Intravaginal inoculation with T cell-tropic molecular clones of simian immunodeficiency virus (SIV) or simian-human immunodeficiency virus (SHIV) or some dual-tropic strains of SIV or SHIV produced systemic infection in rhesus macaques. Vaginal inoculation with other dual-tropic molecular clones of SIV or SHIV did not infect rhesus macaques even after multiple inoculations. While in vitro measures of macrophage tropism do not predict which primate lentiviruses will produce systemic infection after intravaginal inoculation, the level to which a virus replicates in vivo after intravenous inoculation does predict the outcome of intravaginal inoculation. Another series of studies, using combined in situ hybridization and immunolabeling to simultaneously detect SIV RNA and identify the immunophenotype of infected cells, demonstrated that a large proportion (~40% in some animals) of the SIV-infected cells in the vagina and cervix were Langerhans' cells. This is the first in vivo demonstration that Langerhans' cells in the genital tract are infected with SIV and that dendritic cells are significant reservoirs for lentiviruses.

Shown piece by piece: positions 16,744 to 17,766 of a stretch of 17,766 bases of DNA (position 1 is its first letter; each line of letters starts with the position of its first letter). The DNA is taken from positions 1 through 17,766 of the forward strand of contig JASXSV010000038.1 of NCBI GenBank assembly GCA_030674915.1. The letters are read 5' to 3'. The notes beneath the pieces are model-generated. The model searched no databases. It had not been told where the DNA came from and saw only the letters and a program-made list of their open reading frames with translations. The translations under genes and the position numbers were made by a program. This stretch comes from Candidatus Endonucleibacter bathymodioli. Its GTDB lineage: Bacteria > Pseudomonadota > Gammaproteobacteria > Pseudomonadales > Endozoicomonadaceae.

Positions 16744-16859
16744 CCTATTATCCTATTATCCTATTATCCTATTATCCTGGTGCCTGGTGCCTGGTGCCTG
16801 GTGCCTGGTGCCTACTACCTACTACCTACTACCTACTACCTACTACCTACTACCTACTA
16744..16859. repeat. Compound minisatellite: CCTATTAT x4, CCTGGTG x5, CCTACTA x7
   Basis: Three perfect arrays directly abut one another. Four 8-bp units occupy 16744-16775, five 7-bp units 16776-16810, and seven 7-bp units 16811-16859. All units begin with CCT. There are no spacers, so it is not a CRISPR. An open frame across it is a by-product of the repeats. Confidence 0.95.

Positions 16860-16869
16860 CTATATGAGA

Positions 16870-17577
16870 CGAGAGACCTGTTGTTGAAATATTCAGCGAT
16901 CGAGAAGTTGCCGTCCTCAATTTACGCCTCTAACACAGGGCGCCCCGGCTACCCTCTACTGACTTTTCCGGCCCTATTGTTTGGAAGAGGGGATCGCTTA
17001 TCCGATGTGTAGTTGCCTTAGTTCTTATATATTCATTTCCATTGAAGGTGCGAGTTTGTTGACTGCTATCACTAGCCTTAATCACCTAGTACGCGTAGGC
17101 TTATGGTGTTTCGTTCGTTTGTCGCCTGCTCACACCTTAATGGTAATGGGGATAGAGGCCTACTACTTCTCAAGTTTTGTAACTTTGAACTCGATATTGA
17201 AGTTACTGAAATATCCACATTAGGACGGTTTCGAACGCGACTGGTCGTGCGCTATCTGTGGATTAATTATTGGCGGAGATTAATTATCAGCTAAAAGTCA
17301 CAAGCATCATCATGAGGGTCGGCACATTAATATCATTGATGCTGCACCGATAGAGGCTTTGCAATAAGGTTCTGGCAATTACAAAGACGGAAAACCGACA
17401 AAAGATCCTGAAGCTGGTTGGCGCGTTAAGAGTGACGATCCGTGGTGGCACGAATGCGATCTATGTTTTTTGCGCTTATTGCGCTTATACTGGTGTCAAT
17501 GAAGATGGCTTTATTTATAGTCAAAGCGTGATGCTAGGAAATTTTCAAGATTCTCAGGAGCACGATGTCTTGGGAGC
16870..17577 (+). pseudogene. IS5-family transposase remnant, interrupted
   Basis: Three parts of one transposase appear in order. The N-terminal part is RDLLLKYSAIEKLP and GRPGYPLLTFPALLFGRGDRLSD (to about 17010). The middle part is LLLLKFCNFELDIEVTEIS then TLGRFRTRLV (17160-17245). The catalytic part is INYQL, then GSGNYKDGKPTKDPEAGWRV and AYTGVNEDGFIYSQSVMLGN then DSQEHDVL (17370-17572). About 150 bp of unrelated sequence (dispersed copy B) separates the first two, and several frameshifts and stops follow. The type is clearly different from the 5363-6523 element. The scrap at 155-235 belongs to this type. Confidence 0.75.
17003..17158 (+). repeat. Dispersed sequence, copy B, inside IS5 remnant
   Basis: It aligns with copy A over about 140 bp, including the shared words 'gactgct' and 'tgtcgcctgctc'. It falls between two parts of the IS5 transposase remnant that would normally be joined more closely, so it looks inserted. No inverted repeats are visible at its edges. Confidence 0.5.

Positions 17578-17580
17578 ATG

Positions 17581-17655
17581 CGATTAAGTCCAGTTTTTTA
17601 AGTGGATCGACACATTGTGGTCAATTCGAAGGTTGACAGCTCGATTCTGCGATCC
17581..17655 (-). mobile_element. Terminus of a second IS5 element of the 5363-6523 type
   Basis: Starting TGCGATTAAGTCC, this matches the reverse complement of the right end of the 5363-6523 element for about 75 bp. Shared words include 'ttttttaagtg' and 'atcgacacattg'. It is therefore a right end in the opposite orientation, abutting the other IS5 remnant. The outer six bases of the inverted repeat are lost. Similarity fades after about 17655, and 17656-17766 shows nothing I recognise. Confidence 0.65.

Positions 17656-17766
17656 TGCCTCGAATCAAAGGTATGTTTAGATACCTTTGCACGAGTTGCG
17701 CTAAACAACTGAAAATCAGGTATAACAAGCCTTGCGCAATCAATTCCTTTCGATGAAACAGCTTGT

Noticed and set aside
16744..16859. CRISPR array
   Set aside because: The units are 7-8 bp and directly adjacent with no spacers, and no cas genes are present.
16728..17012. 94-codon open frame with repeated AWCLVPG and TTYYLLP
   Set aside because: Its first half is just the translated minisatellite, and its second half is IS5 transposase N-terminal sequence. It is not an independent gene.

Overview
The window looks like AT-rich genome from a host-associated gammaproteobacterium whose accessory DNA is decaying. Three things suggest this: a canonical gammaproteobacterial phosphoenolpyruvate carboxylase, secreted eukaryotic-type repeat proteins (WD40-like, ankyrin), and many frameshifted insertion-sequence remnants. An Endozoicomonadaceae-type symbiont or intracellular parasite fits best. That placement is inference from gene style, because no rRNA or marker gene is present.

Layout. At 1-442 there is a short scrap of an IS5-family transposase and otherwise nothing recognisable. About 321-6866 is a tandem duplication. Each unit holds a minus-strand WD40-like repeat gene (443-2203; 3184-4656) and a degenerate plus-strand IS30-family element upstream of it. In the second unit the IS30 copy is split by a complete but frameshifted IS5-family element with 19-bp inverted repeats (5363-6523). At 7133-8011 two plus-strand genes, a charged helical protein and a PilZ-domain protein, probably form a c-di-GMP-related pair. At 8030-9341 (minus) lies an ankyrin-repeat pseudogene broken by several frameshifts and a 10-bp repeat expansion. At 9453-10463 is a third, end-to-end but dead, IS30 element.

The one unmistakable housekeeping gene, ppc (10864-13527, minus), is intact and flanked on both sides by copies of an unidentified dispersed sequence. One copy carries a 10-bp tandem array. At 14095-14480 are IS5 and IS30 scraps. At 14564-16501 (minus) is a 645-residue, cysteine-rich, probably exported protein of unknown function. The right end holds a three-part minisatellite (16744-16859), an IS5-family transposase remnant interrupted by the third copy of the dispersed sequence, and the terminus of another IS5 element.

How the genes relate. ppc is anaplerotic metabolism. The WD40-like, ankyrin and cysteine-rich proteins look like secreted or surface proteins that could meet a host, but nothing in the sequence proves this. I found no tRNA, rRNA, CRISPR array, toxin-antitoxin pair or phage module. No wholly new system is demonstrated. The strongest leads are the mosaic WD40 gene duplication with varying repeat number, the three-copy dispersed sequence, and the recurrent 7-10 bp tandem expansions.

ASJC Scopus subject areas
- Public Health, Environmental and Occupational Health